Wel­come

Practical Sportsbikes (UK) - - Inside -

DID YOU know that in Ja­pan, the Kawasaki Z1-R is more highly re­garded than the orig­i­nal 903cc Z1 that us Euro­peans get in such a lather about?

The Rs make huge money in their na­tive land and are par­tic­u­larly pop­u­lar with spe­cials builders who are look­ing to en­hance the Kwak’s im­pos­ing looks.

But back in 1978 when the Z1-R was launched, it didn’t cap­ture the pub­lic’s imag­i­na­tion in the way Kawasaki had hoped it would. It was too styled, too un­usual and – per­haps – too ex­pen­sive.

How times change. Al­most 40 years later the Z1-R has ma­tured into an era-defin­ing su­per­bike, rub­bing shoul­ders with the orig­i­nal 900 as a ‘must have’ of the Zed range.we think the Ja­panese are right – the Z1 may be the orig­i­nal but the R is bet­ter in ev­ery re­spect, and a line in the sand in its own right. Phil West ex­plains why from page 54.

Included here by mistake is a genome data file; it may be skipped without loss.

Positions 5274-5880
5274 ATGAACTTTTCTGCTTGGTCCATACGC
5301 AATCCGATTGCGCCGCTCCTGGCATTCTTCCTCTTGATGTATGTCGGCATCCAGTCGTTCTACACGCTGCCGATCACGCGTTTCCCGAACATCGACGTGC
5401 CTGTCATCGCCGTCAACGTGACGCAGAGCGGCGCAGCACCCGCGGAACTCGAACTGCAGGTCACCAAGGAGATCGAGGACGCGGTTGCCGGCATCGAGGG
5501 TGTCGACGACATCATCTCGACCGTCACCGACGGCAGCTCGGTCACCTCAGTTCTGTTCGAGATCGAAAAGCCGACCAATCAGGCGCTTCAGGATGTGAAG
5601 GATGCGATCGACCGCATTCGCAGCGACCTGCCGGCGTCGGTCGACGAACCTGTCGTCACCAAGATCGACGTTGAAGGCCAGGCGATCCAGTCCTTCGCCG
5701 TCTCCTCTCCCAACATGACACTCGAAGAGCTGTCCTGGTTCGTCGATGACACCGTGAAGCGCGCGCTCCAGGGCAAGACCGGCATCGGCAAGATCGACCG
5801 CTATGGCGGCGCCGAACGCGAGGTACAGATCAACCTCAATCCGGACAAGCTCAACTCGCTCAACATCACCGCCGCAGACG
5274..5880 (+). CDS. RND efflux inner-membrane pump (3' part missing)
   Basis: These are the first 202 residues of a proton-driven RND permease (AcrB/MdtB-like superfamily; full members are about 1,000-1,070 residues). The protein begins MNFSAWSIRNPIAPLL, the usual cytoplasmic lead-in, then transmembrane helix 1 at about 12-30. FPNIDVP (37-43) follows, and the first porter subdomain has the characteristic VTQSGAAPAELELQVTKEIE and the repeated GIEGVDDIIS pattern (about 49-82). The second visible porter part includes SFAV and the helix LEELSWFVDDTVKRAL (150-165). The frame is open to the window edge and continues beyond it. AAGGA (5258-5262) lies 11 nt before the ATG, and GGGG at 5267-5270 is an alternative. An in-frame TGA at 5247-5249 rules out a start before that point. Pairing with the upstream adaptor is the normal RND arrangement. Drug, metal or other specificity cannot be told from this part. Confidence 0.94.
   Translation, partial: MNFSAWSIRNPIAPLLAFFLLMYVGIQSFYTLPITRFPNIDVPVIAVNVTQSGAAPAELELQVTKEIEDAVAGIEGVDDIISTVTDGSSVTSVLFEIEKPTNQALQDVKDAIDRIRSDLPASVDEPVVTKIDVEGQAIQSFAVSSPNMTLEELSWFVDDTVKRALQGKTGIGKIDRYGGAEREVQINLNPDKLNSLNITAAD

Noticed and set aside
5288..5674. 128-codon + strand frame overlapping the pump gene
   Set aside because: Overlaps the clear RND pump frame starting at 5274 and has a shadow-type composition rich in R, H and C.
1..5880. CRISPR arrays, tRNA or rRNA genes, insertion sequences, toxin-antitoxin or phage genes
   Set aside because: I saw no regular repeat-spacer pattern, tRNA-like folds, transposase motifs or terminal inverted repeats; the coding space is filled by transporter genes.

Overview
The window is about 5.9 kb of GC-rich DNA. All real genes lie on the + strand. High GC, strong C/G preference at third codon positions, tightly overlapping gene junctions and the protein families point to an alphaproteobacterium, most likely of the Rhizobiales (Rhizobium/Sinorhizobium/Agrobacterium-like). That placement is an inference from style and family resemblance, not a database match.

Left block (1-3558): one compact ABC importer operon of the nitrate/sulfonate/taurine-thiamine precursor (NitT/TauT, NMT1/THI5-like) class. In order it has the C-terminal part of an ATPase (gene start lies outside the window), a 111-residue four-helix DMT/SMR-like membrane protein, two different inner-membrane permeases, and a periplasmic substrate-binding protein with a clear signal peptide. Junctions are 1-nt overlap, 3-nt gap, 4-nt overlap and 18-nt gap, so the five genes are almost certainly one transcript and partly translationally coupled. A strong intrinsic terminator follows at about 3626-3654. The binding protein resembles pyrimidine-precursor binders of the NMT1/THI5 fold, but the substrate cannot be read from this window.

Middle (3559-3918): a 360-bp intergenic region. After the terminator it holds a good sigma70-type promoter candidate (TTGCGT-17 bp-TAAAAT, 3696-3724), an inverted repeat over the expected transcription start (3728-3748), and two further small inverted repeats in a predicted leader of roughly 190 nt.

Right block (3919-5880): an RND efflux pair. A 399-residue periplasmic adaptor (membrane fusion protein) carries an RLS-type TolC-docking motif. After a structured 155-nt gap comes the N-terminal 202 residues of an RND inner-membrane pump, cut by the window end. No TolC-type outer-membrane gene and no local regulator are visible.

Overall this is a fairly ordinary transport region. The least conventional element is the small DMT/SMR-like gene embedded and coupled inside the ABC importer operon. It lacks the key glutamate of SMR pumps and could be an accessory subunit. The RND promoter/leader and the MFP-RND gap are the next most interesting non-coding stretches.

Suzuki’s TL1000R fell short of the mark when launched 20 years af­ter the Z1-R. Odd­ball styling and a fail­ure to de­liver on its prom­ise cut its time short. PS reader Dave Camp­bell saw the po­ten­tial, though. He’s now on his third, and with clever think­ing and engi­neer­ing nous has built the bike Suzuki should have made all along. Find out how from page 36.

Also in the is­sue we’ve got re­stor­ers from across the globe, an RF900 that cleans up on track, plus loads more...

En­joy the mag Jim Moore, Edi­tor

The Z1-R: fi­nally ap­pre­ci­ated, al­most 40 years af­ter its birth Dave Camp­bell shows Suzuki how the TL-R should’ve been done

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